What Are The Differences Between D1, D2, D3, NAIA and JUCO in Recruiting?

The world of college football recruiting is a multifaceted landscape, comprising various divisions with distinct approaches and timelines. In a conversation with Ryne Rezac, a seasoned expert in college football recruiting, The Wire explored the key differences between recruiting processes in different divisions such as D1, D2, D3, NAIA, and JUCO. Through his insights, Signing Day Sports aims to shed light on these disparities and educate aspiring athletes on the intricacies of their recruiting journey.

The Power of Resources 

Ryne emphasized that one of the most significant disparities lies in the resources available to each division. D1 schools, blessed with substantial resources, initiate their recruiting efforts as soon as talented athletes set foot in high school. 

On the other hand, D2, D3, NAIA, and JUCO schools, constrained by limited finances, tend to delay their recruitment until the junior or senior year. In some cases, D3 schools begin their recruitment process only during the student’s senior year. These divergent timelines present unique challenges for athletes aspiring to play at different divisions.

Another important point to remember is the number of scholarships available to athletes at the various levels of college football. 

  • Division 1 (FBS) – 85 scholarships (headcount)
  • Division 1 (FCS) – 63 scholarships (equivalency)
  • Division 2 – 36 scholarships (equivalency)
  • Division 3 – N/A
  • NAIA – 24 scholarships (equivalency)
  • JUCO – Varies

For certain schools that either don’t provide athletic scholarships at all, or provide a limited number of them, there are opportunities for need-based aid or academic scholarships. 

Expanding on the Timeline

While D1 schools enjoy an early start in the recruiting process, it doesn’t mean that D2 and D3 schools are prohibited from recruiting. The primary factor is the capacity and resources available to each division. D1 schools have the means to cast a wider net and initiate contact with athletes earlier. They leverage all forms of communication to establish connections with athletes early on.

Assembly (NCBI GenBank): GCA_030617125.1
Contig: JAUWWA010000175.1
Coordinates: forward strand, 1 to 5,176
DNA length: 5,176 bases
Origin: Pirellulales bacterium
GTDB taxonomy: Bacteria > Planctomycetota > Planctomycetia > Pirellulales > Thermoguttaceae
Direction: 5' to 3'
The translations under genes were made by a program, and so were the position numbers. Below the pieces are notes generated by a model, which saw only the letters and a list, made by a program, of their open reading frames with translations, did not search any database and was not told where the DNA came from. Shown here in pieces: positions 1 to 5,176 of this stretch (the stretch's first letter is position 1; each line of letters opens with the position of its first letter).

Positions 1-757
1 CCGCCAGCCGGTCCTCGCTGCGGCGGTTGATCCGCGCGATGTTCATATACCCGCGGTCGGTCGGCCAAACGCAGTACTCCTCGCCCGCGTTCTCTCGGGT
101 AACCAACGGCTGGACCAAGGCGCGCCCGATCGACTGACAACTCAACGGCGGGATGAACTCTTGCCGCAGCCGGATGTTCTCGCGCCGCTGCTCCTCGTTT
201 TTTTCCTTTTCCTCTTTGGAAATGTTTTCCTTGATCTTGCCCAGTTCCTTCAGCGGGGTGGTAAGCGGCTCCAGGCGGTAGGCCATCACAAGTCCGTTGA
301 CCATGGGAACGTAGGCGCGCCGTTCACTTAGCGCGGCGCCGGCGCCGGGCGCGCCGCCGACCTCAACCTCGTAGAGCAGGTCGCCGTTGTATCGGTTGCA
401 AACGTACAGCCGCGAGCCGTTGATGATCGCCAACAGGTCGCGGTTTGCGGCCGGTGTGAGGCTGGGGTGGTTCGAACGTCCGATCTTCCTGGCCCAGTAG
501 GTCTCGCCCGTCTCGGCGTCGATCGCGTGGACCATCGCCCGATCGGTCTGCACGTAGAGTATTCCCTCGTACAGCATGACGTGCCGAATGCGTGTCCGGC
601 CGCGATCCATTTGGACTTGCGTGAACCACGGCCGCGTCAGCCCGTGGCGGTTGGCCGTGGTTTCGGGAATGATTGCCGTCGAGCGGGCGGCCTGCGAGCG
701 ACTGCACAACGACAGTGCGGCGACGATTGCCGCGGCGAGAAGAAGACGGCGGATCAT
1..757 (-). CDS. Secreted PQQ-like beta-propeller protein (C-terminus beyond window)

“When the D1 schools are recruiting, obviously they’re sending out messages, they’re sending out mailers, they’re doing all those things that the D2 and D3 schools don’t have,” said Rezac. “They don’t have the extra manpower to manage those types of things and they don’t have the money to create those things.”

In contrast, D2 and D3 schools must carefully manage their resources and focus their efforts when they have a higher chance of success, typically during the senior year of high school. That is why it’s common to see these schools wait until the dust settles with the D1 schools before beginning their processes.

Ryne further emphasized that the timeline extends even further for NAIA and JUCO schools. These institutions often target athletes who may not meet the academic requirements or receive attention from D1, D2, or D3 schools. Their recruitment process revolves around waiting until the students’ senior year, where their transcripts become pivotal in determining their eligibility for admission.

The Influence of Exposure

Exposure plays a pivotal role in the recruitment process. Athletes yearn for the national spotlight, dreaming of playing in iconic stadiums packed with thousands of fans. The allure of universities like Oklahoma, Alabama, and Ohio State captivates young talents who crave national exposure.